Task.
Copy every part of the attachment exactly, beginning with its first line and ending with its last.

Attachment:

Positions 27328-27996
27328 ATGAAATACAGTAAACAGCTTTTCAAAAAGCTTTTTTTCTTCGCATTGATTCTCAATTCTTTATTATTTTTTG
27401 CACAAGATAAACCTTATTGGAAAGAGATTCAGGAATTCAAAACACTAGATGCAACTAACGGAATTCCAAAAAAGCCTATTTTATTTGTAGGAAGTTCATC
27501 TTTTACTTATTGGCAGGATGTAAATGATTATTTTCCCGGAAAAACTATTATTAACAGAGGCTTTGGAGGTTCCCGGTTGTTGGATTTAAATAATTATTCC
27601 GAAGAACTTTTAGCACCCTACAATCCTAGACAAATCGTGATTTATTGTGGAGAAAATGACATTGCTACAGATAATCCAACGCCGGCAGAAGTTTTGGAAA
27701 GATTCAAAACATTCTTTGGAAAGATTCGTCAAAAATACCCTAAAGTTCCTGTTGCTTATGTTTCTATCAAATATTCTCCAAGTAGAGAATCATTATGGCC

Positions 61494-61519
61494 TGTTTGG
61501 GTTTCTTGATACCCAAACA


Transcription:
Positions 27328-27996
27328 ATGAAATACAGTAAACAGCTTTTCAAAAAGCTTTTTTTCTTCGCATTGATTCTCAATTCTTTATTATTTTTTG
27401 CACAAGATAAACCTTATTGGAAAGAGATTCAGGAATTCAAAACACTAGATGCAACTAACGGAATTCCAAAAAAGCCTATTTTATTTGTAGGAAGTTCATC
27501 TTTTACTTATTGGCAGGATGTAAATGATTATTTTCCCGGAAAAACTATTATTAACAGAGGCTTTGGAGGTTCCCGGTTGTTGGATTTAAATAATTATTCC
27601 GAAGAACTTTTAGCACCCTACAATCCTAGACAAATCGTGATTTATTGTGGAGAAAATGACATTGCTACAGATAATCCAACGCCGGCAGAAGTTTTGGAAA
27701 GATTCAAAACATTCTTTGGAAAGATTCGTCAAAAATACCCTAAAGTTCCTGTTGCTTATGTTTCTATCAAATATTCTCCAAGTAGAGAATCATTATGGCC

Positions 61494-61519
61494 TGTTTGG
61501 GTTTCTTGATACCCAAACA